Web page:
U.S. cites Honduras for labor violations under trade treaty
WASHINGTON Feb 27 (Reuters) - Honduras has failed to enforce basic worker protections as required under the terms of a free trade agreement with the United States, the Department of Labor said on Friday after a nearly three-year investigation.
A department report said that some companies in Honduras have restricted unions, fired labor leaders, failed to pay minimum wage and continued to employ underage workers.
No sanctions or punishments were announced, but U.S. officials pledged to work with the government of Honduras to improve conditions. A review will be conducted in a year "to consider further appropriate action," the department said in a statement.
The U.S. investigation was triggered by a complaint filed by U.S. and Honduran labor groups alleging that Honduras had failed to live up to the labor standards set by the 2005 Central American Free Trade Agreement.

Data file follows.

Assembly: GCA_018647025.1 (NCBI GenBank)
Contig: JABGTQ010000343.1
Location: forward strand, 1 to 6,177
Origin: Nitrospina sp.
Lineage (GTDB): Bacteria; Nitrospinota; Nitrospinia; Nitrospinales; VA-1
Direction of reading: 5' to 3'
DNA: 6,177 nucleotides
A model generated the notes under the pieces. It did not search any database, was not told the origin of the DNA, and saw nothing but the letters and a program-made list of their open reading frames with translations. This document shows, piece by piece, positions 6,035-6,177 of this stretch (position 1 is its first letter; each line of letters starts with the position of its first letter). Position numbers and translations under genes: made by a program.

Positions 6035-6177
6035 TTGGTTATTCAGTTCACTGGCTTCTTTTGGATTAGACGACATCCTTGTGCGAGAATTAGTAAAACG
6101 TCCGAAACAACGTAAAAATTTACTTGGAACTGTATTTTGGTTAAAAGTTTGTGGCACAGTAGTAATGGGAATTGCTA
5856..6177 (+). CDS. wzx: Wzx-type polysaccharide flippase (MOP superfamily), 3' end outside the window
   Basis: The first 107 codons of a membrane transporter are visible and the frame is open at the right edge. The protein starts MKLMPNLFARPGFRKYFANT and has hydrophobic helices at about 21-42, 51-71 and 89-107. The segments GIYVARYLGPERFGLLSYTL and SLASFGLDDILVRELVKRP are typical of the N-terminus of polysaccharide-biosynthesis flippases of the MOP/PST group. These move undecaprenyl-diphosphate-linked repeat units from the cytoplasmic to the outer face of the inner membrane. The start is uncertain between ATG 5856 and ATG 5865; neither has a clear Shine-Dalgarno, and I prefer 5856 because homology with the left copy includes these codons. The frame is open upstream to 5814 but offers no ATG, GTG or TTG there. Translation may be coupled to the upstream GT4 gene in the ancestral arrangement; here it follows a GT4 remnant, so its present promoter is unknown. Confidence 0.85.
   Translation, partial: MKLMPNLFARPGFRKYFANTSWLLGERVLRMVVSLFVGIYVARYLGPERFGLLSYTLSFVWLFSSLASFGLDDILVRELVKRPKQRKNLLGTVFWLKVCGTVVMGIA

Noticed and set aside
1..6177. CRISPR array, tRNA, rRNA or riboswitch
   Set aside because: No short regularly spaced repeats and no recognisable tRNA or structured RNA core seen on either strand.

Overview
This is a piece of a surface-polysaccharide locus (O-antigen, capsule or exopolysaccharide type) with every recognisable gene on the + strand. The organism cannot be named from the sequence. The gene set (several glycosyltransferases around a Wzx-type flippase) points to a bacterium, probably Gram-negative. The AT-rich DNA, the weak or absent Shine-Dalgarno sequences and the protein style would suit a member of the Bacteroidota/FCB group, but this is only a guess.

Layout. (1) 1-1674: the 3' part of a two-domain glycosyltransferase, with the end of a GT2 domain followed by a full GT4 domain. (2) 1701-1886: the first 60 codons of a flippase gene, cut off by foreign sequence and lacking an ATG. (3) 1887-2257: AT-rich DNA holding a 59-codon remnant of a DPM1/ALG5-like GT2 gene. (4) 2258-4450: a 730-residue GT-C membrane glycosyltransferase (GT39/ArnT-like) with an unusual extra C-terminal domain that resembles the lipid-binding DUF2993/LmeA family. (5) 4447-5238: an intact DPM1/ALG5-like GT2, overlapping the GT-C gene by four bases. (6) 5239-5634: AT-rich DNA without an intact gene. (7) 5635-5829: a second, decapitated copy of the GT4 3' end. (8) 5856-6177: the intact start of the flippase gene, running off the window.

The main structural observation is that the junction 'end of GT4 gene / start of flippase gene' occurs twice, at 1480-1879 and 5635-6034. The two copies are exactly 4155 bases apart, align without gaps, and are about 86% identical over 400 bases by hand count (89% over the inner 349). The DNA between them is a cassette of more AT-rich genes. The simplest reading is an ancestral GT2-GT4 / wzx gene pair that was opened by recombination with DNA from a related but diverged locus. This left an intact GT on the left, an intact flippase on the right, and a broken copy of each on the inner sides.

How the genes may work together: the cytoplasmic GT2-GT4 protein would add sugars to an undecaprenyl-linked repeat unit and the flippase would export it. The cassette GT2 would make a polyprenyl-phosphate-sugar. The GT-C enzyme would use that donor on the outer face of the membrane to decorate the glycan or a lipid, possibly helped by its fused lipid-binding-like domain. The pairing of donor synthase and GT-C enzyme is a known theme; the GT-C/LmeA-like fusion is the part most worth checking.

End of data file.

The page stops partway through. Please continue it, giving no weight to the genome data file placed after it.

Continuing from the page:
The report comes as the Obama administration is trying to push a new trade treaty with Asian and Pacific nations through the Congress. Opponents have argued that the administration has not done enough to enforce the labor and other standards set in prior trade treaties.
The AFL-CIO, which filed the initial complaint along with Honduran organizations, said it welcomed the report, but criticized the length of time it took.
"The delay is yet another reminder that our government is operating under a broken trade model and it's failing to protect labor rights," union President Richard Trumka said in an e-mailed statement.
(Reporting by Howard Schneider; Editing by Dan Grebler)
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